Industry Insights: 3 Steps to Improving the Employee Experience

Introducing Industry Insights, a new feature from The Workforce Institute at UKG. These articles feature practical strategies for professionals in specific industries, written by subject-matter experts in those industries.
Your employee experience matters. Why? Not only can a strong employee experience positively influence an employee’s overall wellbeing but, according to a study by McKinsey and Company, companies with highly satisfied and engaged employees outperform their peers by 147% in earnings per share
So, how do you create the “secret sauce” that is an exceptional employee experience? Similar to perfecting your favorite recipe, you may need to experiment — add a dash of empowerment and sprinkle in some growth opportunities, while periodically checking in with your employees to blend in their feedback. 
Switching from the metaphorical to the practical, here are three ways you can create a people-first work culture to boost your employee experience. 
1. Empower your employees. People want purpose and meaning in their work. Clearing obstacles and reducing administrative burdens provide employees with the time they need to really focus on key operational activities that will ultimately keep them more engaged, motivated, and productive. Whether it’s automating tedious, routine tasks such as tracking time and attendance or allowing employees to identify shift preferences and availability — or easily swap shifts — employees want more control over their work schedules. Allowing employees to manage their time effectively with self-service and mobile scheduling capabilities also helps them balance their life-work needs. 
2. Coach and develop your employees. The key ingredients to keeping your talent engaged should incorporate meaningful conversations and learning. Coaching and development allow you to achieve deeper connections with your employees through collaborative, ongoing career development conversations — providing them with targeted growth opportunities. This iterative process of ongoing feedback also makes it easier for you to identify any training needed to help employees attain the skills and certifications they need to achieve their desired career goals. Moreover, facilitating learning and development initiatives by providing personalized training plans, easy access to learning resources, and tracking progress for skill enhancement results in a better supported and more satisfied workforce.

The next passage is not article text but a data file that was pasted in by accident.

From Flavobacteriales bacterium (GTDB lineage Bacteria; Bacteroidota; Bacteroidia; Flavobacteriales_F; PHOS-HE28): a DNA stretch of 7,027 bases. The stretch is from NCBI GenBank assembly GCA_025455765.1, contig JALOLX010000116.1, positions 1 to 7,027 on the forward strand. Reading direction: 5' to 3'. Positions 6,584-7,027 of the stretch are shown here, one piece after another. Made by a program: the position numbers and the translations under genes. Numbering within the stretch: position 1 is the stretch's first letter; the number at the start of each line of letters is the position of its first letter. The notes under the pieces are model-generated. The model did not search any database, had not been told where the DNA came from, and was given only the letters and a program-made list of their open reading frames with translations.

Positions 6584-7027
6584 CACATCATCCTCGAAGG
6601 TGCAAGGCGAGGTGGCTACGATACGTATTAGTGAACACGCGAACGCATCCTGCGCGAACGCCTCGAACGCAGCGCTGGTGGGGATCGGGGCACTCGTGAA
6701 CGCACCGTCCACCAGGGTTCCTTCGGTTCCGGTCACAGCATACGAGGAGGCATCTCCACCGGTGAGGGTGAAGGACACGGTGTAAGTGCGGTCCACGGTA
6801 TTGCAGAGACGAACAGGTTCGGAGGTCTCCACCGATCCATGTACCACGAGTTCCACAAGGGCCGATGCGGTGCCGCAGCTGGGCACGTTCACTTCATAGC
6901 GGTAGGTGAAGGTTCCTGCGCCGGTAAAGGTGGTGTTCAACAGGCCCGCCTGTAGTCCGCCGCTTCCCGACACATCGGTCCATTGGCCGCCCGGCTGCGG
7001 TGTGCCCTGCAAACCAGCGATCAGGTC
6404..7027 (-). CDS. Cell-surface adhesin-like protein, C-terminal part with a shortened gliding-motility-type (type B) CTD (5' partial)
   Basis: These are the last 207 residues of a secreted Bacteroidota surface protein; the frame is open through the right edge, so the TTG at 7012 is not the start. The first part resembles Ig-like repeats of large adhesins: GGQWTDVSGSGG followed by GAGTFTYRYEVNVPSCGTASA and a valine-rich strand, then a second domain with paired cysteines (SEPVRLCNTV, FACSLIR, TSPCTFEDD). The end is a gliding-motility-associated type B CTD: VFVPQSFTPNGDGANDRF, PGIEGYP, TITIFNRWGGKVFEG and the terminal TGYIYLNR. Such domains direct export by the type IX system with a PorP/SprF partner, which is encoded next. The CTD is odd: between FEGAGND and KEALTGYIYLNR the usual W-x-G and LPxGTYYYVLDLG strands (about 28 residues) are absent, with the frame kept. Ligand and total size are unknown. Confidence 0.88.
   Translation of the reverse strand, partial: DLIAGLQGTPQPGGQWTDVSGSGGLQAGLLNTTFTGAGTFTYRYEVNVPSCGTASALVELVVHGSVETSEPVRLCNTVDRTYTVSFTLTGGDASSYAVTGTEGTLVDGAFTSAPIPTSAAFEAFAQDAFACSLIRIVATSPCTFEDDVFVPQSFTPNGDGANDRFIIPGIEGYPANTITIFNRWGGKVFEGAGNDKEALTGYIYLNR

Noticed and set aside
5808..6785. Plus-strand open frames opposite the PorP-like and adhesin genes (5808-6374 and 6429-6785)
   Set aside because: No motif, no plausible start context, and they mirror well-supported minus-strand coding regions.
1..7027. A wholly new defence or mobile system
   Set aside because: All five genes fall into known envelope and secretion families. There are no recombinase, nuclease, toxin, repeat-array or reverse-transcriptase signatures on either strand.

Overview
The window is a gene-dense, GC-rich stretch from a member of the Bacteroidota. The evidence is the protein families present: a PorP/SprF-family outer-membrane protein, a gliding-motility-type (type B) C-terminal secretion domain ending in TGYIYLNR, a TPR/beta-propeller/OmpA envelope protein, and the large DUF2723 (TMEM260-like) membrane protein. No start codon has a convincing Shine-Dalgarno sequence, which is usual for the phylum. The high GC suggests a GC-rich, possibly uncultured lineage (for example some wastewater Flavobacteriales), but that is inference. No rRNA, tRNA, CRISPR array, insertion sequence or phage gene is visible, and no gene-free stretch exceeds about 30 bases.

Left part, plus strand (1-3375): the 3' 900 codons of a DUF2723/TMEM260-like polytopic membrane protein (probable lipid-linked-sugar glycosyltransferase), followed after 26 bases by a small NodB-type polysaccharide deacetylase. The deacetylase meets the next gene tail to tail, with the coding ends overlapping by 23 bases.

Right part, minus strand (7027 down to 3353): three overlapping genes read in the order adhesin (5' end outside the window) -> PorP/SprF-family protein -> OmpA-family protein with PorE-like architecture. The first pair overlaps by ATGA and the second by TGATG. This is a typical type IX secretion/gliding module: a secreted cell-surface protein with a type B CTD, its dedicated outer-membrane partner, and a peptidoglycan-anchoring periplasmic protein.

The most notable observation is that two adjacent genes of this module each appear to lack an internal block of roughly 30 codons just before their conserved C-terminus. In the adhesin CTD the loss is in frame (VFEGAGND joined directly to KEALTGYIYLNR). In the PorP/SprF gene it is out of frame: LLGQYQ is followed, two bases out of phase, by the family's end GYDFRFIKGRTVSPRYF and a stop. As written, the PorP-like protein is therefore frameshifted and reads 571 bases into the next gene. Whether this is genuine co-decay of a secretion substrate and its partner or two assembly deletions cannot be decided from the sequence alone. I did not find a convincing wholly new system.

3. Listen to your employees. So many dimensions make up the overall employee experience, and they will likely differ for each employee and over time. From pay and benefits to your company’s culture — even workplace perks such as “Taco Tuesday” in the breakroom offered once a month — all play a part, but not all are equally important. How do you identify what really matters or what you should prioritize? You don’t have to guess if you ask your employees regularly. By surveying and listening to your people, you build a culture of empathy, trust, and understanding, and you connect with your employees on a different level. In short, the ability to consistently and effectively listen, understand, and act on employee feedback enhances the overall employee experience at the workplace. It can even improve employee retention and performance. 
You can test out or mix and match all sorts of ingredients to establish the unique flavor of the employee experience that works best for your organization. Whether it’s providing employees with more control over what matters most to them, such as empowering them with flexibility on how and when they work, or ensuring each employee receives the right level of attention, support, and coaching needed to achieve their goals, checking in on how your employees are feeling and optimizing your approach will help ensure real actions and better outcomes in your engagement strategy. 
To learn more about how you can create a people-centric culture of trust and belonging to help benefit your employees and your business, download the UKG + Great Place To Work Culture Playbook.